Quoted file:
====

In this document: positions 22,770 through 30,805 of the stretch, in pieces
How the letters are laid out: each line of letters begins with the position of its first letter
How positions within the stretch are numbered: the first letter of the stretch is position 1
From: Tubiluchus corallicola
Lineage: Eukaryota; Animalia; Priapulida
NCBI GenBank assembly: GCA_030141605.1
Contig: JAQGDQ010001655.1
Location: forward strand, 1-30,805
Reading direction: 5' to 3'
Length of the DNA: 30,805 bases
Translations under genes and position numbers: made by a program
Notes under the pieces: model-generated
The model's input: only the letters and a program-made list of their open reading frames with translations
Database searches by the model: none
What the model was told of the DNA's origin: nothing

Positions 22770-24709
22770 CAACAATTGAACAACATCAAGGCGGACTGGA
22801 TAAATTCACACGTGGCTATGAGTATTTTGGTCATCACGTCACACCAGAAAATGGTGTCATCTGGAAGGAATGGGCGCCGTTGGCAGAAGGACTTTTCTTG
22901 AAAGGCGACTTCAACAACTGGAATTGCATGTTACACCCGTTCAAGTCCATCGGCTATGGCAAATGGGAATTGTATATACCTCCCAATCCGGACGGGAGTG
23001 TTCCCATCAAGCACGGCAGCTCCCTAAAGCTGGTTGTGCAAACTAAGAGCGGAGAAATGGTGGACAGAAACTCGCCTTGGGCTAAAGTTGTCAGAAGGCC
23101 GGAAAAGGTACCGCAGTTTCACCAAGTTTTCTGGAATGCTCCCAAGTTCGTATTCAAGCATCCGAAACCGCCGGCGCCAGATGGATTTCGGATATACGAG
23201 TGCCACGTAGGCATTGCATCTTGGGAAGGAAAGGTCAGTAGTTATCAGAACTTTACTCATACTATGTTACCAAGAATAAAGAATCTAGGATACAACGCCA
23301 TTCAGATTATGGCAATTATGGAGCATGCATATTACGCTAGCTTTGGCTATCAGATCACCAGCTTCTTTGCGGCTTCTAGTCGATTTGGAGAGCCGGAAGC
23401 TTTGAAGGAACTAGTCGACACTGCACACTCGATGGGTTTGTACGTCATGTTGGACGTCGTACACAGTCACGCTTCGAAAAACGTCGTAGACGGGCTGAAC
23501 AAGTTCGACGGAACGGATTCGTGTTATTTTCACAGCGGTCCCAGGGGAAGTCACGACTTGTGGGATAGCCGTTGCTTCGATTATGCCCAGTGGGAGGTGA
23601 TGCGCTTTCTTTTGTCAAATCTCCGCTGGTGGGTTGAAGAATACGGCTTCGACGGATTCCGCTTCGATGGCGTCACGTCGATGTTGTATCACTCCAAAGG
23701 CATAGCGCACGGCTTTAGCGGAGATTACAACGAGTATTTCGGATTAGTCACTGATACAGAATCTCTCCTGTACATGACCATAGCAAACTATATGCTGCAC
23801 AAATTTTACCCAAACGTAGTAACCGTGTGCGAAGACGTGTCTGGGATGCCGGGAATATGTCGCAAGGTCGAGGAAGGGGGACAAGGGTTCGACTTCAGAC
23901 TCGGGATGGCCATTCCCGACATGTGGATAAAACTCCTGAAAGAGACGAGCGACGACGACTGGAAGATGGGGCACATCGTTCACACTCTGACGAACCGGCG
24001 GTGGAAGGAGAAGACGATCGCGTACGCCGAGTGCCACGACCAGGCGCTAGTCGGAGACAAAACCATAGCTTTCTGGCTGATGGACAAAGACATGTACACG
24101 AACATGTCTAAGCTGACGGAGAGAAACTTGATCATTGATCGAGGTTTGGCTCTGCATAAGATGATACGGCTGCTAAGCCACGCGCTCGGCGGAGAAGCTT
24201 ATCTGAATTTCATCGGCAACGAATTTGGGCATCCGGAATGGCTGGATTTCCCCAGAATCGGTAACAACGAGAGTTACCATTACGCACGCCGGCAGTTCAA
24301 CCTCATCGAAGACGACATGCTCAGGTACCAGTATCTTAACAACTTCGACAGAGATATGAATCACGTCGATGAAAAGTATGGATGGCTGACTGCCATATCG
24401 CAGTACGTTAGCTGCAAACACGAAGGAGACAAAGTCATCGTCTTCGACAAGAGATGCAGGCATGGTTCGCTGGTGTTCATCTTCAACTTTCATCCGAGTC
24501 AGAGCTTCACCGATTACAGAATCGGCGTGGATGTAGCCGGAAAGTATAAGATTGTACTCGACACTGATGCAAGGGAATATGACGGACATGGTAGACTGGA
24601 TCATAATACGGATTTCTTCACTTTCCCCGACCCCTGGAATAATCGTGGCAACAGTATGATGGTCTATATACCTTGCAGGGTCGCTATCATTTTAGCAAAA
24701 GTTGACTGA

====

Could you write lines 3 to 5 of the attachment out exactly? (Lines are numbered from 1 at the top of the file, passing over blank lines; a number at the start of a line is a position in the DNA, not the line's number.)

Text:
How positions within the stretch are numbered: the first letter of the stretch is position 1
From: Tubiluchus corallicola
Lineage: Eukaryota; Animalia; Priapulida